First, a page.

2 cents
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post #9 of 69 Old 07-27-2018, 05:25 PM
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Quote:
Originally Posted by Dicky View Post

I ask. The factory chain comes with lubricant inside and this is protected by the O-rings? Or did I understand wrong.



Saludos.
you understand correctly

Dave
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post #10 of 69 Old 07-27-2018, 06:38 PM
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Quote:
Originally Posted by DPelletier View Post
Actually the o rings (or x rings) do seal the pin and bushings as well.....the only parts of an o ring chain that can possibly receive any benefit from lubing is the outside roller to sprocket interface....and the lube tends to attract/hold dirt and dust which reduces its effectiveness. But aside from the technical discussion, Bill has proven that you can get pretty decent life just keeping the chain clean and free from corrosion (which is all the WD really does). You might be able to get even more chain life using a real lube to help that bushing to sprocket interface but for me, it's not worth the mess.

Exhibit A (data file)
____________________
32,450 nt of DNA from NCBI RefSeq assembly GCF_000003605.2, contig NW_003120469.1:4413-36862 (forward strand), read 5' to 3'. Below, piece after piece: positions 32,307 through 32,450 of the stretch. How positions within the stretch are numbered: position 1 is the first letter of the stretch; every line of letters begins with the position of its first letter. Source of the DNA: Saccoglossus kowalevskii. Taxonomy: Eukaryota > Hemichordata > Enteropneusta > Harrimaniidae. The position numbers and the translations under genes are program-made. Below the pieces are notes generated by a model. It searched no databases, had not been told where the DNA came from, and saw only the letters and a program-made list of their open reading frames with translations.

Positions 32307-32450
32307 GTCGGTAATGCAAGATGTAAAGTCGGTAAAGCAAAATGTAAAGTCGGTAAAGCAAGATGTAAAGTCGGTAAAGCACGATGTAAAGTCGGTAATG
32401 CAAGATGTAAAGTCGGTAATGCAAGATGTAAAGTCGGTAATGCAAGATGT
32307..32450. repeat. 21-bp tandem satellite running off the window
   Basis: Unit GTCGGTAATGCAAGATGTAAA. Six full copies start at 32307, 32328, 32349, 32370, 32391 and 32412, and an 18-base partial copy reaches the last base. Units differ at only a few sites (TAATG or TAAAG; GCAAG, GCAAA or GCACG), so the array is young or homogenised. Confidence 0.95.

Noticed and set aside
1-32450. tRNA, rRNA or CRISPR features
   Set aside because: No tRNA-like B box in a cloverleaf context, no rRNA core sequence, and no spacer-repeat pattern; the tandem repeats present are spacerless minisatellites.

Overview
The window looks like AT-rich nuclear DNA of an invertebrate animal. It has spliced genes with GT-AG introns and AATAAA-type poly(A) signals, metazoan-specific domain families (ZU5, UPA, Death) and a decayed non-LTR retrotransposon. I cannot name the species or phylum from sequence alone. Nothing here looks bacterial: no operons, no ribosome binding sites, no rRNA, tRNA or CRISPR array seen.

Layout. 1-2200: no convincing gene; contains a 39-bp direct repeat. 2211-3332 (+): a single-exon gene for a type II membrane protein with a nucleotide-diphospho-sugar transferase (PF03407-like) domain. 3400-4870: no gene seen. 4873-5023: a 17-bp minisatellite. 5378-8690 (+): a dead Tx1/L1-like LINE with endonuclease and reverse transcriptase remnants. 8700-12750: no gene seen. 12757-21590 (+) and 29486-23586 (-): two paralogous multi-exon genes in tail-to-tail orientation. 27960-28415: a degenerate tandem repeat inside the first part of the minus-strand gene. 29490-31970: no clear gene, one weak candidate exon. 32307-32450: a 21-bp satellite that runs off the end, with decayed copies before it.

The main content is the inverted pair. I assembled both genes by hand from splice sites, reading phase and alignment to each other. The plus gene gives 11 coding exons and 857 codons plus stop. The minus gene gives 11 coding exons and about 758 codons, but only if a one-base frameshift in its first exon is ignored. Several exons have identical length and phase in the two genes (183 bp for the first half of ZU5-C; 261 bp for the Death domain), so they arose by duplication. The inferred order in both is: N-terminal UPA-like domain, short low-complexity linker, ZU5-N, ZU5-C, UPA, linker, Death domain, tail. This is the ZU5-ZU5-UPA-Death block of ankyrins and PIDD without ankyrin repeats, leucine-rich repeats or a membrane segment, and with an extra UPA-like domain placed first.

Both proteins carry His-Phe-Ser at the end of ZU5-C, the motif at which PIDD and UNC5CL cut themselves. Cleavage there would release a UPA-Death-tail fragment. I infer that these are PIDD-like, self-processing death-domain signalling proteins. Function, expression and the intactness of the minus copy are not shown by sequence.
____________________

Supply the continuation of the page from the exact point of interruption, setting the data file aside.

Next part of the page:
2 cents
Dave
All I can say is on my 2018 KLR there seems to be only 2 O rings per pin and they appear to be located between the inner and outer plates. When I spray my chain I clearly see lube entering the roller bushings and when cleaning I clearly see black gunk washing out of there.

https://en.wikipedia.org/wiki/O-ring_chain

https://www.motosport.com/blog/o-rin...-vs-non-o-ring